Holy SpiritHistorian J.W.C. Wand argues that the orthodox belief of the early church included the deity of the Holy Spirit, as it was essentially argued along with the deity of Christ in the Christological debates and was held as popular belief among Christians.[8] Yet as Rebecca Lyman argues that one cannot merely accept popular opinion as orthodoxy, for while popular belief in the church did play an important role in the defeat of Arianism, popular piety was a more divisive factor in later historical Christological debates, such as that between Cyril and Nestorius.[9] While one certainly cannot unwittingly conflate popular opinion as orthodoxy, the uniformity that existed between the orthodox Church Fathers and the general Christian population seems to indicate that worship and theology were intricately related in early Christianity, that belief and formalized doctrine were the same confession.[10] Often times the “differences” in doctrinal belief were simply a matter of use of “mutually confusing theological terms.”[11] Early Christians then used worship as the locus of their theological beliefs – how they worshiped is what they confessed. Continue reading

The Trinity in the Early Church (Part I)

Icon of the Holy Trinity (Rubilev)

Icon of the Holy Trinity (Rubilev)

The doctrine of the Trinity–espoused by the Cappadocian Fathers as “God is one object in Himself and three objects to Himself”–is commonly understood to be one of the more difficult concepts to grasp in Christian theology. Much of Early Church history revolved around debates concerning the Person of Jesus Christ and His relationship to the Father, and doctrine concerning the Holy Spirit was often not explicitly discussed. However by the time of the Cappadocian Fathers and Augustine, an explicit doctrine of the Trinity was emerging in Christendom (Kelly, 252). In her essay entitled “Why Three?” Sarah Coakley engages the Maurice Wiles’ perspective on the Trinity as espoused in his The Making of Christian Doctrine. Continue reading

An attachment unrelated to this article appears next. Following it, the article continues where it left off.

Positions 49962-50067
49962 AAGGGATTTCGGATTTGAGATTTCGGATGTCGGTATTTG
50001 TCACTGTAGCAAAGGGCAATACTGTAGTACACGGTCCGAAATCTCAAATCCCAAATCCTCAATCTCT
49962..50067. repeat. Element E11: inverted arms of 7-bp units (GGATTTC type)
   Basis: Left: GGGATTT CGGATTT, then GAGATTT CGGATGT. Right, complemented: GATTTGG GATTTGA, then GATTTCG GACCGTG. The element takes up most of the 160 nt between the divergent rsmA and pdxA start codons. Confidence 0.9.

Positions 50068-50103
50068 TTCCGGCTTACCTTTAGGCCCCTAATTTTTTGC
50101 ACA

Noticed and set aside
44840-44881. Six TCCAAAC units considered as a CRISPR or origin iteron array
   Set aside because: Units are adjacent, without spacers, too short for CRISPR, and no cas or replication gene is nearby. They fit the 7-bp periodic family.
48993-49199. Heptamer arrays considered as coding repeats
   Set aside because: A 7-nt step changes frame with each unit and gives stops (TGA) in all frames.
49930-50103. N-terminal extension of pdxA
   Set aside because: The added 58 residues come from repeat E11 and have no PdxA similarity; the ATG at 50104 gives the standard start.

Scripture in 1 Clement: Conclusions

This post is part of an ongoing series examining the function and use of scripture in the early Christian writing known as 1 Clement.

Sacred ScriptureBefore concluding this examination, I offer two final key findings and a note on the ramifications of these conclusions. First, the relationship between 1 Clement and the Gospel of Matthew remains—at the very least—an ongoing topic of conversation. Scholarship which claims insignificant connections between these two early Christian writings cannot stand in the face of the literary connections outlined here. The author of 1 Clement had access to a version of Matthew’s gospel prior to the writing of his epistle. Second, those evaluating early Christian reception history and literary allusion should not neglect the possibility of composite citations by their authors, especially in writings where clear examples of this practice exist. In contrast to the assumption of the need for formal markers to signal literary connections, consideration of composite citations may require an extensive text- and linguistic-centered comparative process, such as the above side-by-side reading of 1 Clement 46:8 alongside potential gospel parallels. Continue reading

Scripture in 1 Clement: Composite Citation of the Gospels (Part III)

This post is part of an ongoing series examining the function and use of scripture in the early Christian writing known as 1 Clement.

jesus_catacombWhat does account for 1 Clement 46:8 is Clement’s tendency to cite written passages compositely, as was noted in his use of the Jewish scriptures.[1] According to this explanation, Clement combined the words of Jesus found in two different locations of the synoptic tradition, thereby—with a single “word of the Lord”—arguing against the perils of leading the Church into schism and error. Of course, it is not enough to suggest that Clement may have compositely cited the synoptic tradition—one must also explain why he would have done so. Continue reading